Publishing Director, Random House Graphic
How did you get your first break in children's publishing and what has been your career path to date?
My first job in publishing was with First Second Books – I started there as a Marketing Associate, working with Mark Siegel and Lauren Wohl. I started six months before they published their first books and then stayed there working in marketing and publicity until I moved to Random House Children’s Books last year as the Publishing Director of Random House Graphic.
What does your role as Publishing Director of Random House Graphic broadly entail and how would you describe your vision for this exciting new imprint?
Our mission statement at Random House Graphic is, “a graphic novel on every bookshelf.” What that means is that we want graphic novels to be everywhere – and read by everyone.
As Publishing Director, I do a little bit of everything at the company – from editorial to marketing to systems to public speaking. The job of a Publishing Director is really to support everyone else in doing the best work possible.
Where does your passion for graphic novels stem from?
My passion for graphic novels stems from the fact that they’re awesome! I love the combination of writing and art. And the community around graphic novels – from the authors to the booksellers, teachers, librarians, and media people I work with on a day-to-day basis – are some of the most enthusiastic and supportive people I’ve ever met. It’s a wonderful space to get to work in.
Can you tell us about some of the exciting new titles that will be on your spring 20 launch list?
I can’t wait for our spring 20 list! What we’ve got coming up is:
The Runaway Princess, by Johan Troïanowski – this princess doesn’t want to stay home and be polite. She wants to have adventures – so she runs away!
Bug Boys, by Laura Knetzger – in which you’ll meet the nicest, kindest bugs yet. And they go to the library (as well as having other adventures).
Aster and the Accidental Magic, by Thom Pico and Karensac – when Aster’s parents move their family to a small rural town, she expects the worst; when she meets a magical trickster spirit, things only go downhill from there.
Witchlight, by Jessi Zabarsky – magic and loss permeate this graphic novel about a girl and a witch who go on a quest together – and gradually fall in love along the way.
And then coming up in the summer is an amazing autobiographically-inspired middle-grade graphic novel by Lucy Knisley, Stepping Stones!
How would you describe the current climate/appetite for comics and graphic novels within the kids market?
Kids and YA graphic novels are a growing part of the children’s publishing market today. Publishers – and readers – are really enthusiastic about this format.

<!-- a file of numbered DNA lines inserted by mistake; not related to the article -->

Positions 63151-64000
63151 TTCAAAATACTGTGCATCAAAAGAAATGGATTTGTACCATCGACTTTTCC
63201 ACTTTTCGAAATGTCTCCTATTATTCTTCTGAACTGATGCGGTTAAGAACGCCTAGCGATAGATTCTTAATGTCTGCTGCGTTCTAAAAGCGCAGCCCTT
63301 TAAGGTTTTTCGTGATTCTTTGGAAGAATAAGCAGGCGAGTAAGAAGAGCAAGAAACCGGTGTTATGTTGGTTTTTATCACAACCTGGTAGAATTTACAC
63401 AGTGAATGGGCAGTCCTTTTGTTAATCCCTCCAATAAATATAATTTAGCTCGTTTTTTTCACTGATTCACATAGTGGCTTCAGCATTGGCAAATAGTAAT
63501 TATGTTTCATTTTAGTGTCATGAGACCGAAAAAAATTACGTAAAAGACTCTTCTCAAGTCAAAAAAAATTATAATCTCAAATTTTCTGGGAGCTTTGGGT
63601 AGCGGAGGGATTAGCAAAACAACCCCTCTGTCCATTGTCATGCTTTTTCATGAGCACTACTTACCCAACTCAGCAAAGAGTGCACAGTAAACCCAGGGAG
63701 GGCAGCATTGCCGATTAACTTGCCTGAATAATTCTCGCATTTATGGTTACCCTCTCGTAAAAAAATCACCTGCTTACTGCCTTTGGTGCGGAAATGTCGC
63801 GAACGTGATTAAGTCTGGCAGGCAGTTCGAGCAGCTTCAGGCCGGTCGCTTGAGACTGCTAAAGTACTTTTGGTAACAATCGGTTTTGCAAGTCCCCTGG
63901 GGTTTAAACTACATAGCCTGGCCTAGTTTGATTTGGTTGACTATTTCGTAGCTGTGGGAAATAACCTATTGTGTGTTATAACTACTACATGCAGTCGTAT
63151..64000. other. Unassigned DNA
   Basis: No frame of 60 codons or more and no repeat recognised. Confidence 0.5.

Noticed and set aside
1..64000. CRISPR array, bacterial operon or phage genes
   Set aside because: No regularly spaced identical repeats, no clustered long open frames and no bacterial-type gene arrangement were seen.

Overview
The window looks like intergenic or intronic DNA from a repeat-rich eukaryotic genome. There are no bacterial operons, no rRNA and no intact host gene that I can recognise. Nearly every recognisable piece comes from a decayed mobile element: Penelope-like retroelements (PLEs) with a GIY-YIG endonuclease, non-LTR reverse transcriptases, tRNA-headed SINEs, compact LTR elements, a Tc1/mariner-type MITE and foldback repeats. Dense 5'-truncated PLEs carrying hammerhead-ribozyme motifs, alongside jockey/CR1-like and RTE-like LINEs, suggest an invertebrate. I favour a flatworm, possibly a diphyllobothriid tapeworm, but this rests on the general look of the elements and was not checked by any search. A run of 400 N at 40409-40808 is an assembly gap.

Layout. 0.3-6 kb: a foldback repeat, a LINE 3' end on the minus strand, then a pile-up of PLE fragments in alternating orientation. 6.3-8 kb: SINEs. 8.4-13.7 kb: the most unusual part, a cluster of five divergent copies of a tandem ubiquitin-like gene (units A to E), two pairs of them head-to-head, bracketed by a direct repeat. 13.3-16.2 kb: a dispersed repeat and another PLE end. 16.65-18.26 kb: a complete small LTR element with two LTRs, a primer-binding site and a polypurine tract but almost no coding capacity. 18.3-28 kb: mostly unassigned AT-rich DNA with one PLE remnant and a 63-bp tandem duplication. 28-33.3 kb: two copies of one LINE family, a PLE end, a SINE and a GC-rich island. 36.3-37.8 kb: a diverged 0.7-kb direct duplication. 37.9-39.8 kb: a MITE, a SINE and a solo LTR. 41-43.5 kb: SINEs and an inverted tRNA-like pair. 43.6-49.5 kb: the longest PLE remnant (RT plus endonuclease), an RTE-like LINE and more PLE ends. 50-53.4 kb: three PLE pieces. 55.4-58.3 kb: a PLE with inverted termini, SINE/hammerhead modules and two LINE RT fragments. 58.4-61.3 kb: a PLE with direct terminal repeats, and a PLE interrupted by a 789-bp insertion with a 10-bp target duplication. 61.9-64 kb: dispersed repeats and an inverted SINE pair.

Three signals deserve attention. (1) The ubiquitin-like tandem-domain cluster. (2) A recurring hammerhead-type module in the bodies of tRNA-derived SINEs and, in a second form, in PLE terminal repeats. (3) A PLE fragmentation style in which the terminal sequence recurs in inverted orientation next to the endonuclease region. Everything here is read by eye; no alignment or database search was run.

What portfolio advice would you offer graphic novel artists looking to appeal to your new imprint?
The first thing I always recommend to graphic novel artists is to read kids and YA graphic novels! There are so many amazing books out there – knowing what’s being published and what’s happening in the market is essential.
Next, draw comics! With the small press comics convention scene and the online webcomics community, comics are one of the easiest formats of books to find a community and share your work with to improve your skills.
Can you tell us more about the relationship between Random House Graphic and the RHCB graphic novel backlist?
Random House Graphic is a dedicated imprint at Random House Children’s Books; we publish exclusively graphic novels.
Our sister imprints at Random House Children’s Books publishe many amazing graphic novels as well – including Babymouse, The Cardboard Kingdom, 5 Worlds, and Hilo. We’re graphic novel publishing siblings – and in many cases, we’re right down the hall (or next door). We all work to support each other!
How would you articulate the kind of titles you are looking to acquire moving forwards?
To get “a graphic novel on every bookshelf,” we want to appeal to all kinds of readers! That means we’re interested in books for different ages – from ages five up through YA – on all different genres, and both fiction and nonfiction. We’re looking for great stories with wonderful artwork.
How important is diversity in the graphic novel sector?
Diversity is important in every part of our world today.
Any publishing for kids – including graphic novels – has the potential to make a vital impression on kids as they figure out who they want to be.
What makes a great graphic novel?
When all of the elements – writing, art, story, characters, design – come together perfectly, that’s a great graphic novel!